You know the expression "slippery as a greased pig"? Turns out, they don't have to be greased to be slippery. Technically, I don't know if they were slippery or not because they wouldn't let any of us lay a finger on them. They were especially good at dashing under thorn bushes (where did all these thorn bushes come from?) just as we were closing in.
            The pig lady told us, "Grab 'em by the back legs so they don't bite you."
            I said, "I can't. I'm from Chicago."
            She looked at me like I had three heads.
            When it became evident that we weren't getting our hands on the pigs, the pig lady announced we needed a tranquilizer gun. That would slow them down, and she could get them in her truck. Sadly, no one had a tranq gun. That's when the pig lady called animal control and asked to borrow theirs. I heard the animal control lady on the other end of the phone say, "Y'all still trying to catch them pigs?" Like it was the most normal thing in the world.
            The animal control lady wouldn't lend us the county tranq gun, and as we know, they certainly wouldn't come out to deal with an animal problem. So the pig lady told Melissa and me to go to a nearby cow farm and ask to borrow gun. Strangely, the way she said it made it sound like a reasonable plan.
            Melissa and I followed the pig lady's directions and ended up at three different farms in what we thought was the right general vicinity. One farm had a dog that became Cujo when Melissa went in search of the farmer. Another had a cat who came out to greet us, but there was no farmer in sight. And then there was this cow who practically had a thought bubble over her head that read, "You two Yankees are idiots." It was when the cows knew we were being stupid that Melissa and I gave up and went home. No one had been willing to help with our pig problem.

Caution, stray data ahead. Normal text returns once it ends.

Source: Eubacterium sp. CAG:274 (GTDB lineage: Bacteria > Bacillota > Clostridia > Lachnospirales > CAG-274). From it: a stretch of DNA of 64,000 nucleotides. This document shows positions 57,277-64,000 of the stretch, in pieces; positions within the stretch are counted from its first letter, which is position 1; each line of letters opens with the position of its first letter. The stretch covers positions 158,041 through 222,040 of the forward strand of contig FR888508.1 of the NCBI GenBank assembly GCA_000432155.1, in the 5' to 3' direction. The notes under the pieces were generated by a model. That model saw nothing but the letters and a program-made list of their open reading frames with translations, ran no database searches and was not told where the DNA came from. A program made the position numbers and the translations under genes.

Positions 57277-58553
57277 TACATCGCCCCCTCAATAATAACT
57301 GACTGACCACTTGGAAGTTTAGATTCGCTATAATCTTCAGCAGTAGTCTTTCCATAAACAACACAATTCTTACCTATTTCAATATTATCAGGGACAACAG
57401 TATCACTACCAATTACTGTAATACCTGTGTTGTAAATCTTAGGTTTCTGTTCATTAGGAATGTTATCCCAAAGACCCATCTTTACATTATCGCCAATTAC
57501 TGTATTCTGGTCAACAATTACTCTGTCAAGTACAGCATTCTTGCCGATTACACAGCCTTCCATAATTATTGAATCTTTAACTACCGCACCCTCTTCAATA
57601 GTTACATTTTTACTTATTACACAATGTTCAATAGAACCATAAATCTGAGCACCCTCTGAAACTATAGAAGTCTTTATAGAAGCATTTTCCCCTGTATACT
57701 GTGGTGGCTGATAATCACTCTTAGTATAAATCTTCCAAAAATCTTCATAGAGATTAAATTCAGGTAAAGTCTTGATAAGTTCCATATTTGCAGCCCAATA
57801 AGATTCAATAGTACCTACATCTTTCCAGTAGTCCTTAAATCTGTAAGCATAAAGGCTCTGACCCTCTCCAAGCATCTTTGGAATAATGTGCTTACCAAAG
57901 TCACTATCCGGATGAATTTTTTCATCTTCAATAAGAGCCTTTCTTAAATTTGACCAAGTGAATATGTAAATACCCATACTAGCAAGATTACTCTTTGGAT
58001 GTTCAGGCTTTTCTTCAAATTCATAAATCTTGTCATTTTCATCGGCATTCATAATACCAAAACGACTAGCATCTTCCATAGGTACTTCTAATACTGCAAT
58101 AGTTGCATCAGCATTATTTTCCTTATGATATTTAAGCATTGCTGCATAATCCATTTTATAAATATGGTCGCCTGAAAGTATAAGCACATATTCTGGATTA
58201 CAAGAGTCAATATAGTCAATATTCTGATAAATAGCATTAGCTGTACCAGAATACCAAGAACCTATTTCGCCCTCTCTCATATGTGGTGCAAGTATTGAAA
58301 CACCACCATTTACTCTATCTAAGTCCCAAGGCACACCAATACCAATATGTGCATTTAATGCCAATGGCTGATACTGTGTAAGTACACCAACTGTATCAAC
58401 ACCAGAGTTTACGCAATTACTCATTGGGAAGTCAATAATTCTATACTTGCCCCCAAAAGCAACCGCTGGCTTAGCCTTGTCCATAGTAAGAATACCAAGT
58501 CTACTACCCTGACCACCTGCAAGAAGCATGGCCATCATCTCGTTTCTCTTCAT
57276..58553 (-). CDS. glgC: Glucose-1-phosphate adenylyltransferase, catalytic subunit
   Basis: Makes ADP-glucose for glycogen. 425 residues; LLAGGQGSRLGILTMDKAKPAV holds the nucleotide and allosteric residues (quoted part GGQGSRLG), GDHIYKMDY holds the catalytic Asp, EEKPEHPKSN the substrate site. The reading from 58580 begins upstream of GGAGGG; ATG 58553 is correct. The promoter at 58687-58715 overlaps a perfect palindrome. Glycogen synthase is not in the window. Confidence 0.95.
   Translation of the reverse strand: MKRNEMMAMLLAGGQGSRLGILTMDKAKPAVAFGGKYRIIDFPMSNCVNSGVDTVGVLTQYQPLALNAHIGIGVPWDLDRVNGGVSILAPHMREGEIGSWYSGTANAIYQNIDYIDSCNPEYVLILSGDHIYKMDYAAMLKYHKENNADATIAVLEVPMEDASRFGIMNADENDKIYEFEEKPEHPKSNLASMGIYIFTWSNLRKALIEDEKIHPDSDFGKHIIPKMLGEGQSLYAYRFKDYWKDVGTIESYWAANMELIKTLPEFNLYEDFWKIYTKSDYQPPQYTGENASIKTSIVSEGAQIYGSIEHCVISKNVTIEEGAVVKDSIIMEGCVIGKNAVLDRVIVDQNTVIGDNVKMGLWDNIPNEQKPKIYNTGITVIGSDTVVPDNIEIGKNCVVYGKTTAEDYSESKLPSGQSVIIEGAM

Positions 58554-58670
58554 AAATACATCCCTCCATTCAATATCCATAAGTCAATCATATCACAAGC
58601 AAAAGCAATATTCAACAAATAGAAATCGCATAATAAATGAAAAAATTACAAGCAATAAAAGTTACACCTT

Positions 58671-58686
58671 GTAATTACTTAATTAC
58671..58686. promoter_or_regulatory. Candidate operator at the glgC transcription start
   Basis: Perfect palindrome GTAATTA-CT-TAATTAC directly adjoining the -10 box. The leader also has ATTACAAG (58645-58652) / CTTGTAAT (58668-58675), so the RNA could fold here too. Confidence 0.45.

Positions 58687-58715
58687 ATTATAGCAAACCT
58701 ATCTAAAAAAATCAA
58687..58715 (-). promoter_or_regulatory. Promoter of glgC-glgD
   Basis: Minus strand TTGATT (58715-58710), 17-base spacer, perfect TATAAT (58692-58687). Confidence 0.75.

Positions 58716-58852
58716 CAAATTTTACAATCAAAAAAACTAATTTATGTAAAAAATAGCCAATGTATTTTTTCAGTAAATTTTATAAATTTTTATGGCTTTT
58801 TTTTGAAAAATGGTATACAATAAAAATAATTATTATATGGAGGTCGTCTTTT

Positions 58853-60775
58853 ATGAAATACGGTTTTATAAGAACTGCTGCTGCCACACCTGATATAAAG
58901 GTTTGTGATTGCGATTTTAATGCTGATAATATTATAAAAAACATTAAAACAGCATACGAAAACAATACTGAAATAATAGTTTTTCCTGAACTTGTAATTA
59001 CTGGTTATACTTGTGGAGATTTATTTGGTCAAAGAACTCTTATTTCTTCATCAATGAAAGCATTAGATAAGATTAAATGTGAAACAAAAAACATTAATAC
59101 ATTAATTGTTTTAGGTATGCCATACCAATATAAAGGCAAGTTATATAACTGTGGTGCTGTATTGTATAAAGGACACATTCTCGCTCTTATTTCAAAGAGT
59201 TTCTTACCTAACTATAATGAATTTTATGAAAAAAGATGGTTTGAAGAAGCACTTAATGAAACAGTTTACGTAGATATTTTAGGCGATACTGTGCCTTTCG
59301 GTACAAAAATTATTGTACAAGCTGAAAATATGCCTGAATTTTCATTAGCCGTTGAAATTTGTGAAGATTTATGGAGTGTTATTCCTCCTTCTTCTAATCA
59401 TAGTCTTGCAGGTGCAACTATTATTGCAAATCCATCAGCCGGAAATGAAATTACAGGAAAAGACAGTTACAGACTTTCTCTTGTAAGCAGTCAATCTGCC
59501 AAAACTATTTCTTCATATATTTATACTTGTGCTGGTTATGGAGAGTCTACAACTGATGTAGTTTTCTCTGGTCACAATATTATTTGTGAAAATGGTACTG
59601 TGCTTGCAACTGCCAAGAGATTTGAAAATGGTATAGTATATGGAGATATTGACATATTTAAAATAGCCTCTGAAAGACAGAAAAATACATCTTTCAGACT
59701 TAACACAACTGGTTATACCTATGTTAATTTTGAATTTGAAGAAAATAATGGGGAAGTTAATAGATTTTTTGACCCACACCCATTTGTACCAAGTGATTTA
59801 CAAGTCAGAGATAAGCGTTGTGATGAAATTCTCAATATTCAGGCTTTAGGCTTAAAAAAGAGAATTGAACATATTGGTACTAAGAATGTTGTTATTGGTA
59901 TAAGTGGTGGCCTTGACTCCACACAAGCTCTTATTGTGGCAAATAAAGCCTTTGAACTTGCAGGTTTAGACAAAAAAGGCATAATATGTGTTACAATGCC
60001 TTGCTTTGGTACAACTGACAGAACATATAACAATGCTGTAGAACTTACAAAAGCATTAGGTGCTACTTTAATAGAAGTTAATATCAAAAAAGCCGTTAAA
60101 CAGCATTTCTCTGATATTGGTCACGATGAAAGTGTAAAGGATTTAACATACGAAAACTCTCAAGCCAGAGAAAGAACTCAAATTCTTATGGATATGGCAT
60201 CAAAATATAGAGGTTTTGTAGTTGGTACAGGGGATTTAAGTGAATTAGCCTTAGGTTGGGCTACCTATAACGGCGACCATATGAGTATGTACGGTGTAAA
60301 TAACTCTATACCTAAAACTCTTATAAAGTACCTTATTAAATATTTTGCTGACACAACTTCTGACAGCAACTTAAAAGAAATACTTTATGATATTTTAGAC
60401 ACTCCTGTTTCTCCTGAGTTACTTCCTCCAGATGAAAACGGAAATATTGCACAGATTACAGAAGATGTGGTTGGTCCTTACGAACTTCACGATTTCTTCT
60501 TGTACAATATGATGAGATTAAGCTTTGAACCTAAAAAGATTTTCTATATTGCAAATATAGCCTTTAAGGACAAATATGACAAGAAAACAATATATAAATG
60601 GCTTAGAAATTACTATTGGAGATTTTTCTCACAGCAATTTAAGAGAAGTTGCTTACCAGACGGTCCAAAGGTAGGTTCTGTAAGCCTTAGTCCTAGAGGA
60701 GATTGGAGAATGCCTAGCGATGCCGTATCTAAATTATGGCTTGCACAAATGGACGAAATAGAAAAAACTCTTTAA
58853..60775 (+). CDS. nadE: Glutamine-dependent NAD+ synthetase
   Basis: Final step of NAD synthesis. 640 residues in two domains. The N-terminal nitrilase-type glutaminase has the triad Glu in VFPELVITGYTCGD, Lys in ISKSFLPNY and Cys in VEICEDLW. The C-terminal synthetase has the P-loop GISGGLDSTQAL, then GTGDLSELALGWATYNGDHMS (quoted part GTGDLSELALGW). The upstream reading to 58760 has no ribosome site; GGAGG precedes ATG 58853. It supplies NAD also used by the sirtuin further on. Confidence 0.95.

So the pigs are still there. They disappeared for a couple days, and we had hope that maybe they had gone home. But then they showed up again, dirty and hungry and wilder than before. I wonder if the pigs realize they're living a "Georgia experience"?

 EPILOGUE: The pigs found a new home today! A local man (we'll call him the goat guy) and his wife have something of a menagerie on their 10 acres, and they wanted the pigs as pets. He brought a butterfly net and a dog crate to collect them. Not surprisingly, when the goat guy showed up, the first thing he did was ask Melissa if she had a tranquilizer gun. (Now she knows what she's asking Santa for this Christmas.) Sadly I couldn't be there today, but Melissa tells a tale of grown adults running around for three hours trying to trap two little pigs. By the time everyone was filthy and exhausted, the pigs were in their crate and on their way to a new home. Melissa and her mom were left with the challenge of coaxing their goats off the pile of hay bales where they took refuge from the scary little pigs. Probably they're not coming down until they see Melissa pulling her new tranquilizer gun out of the car. It's the hot fashion accessory for well-dressed women in Georgia.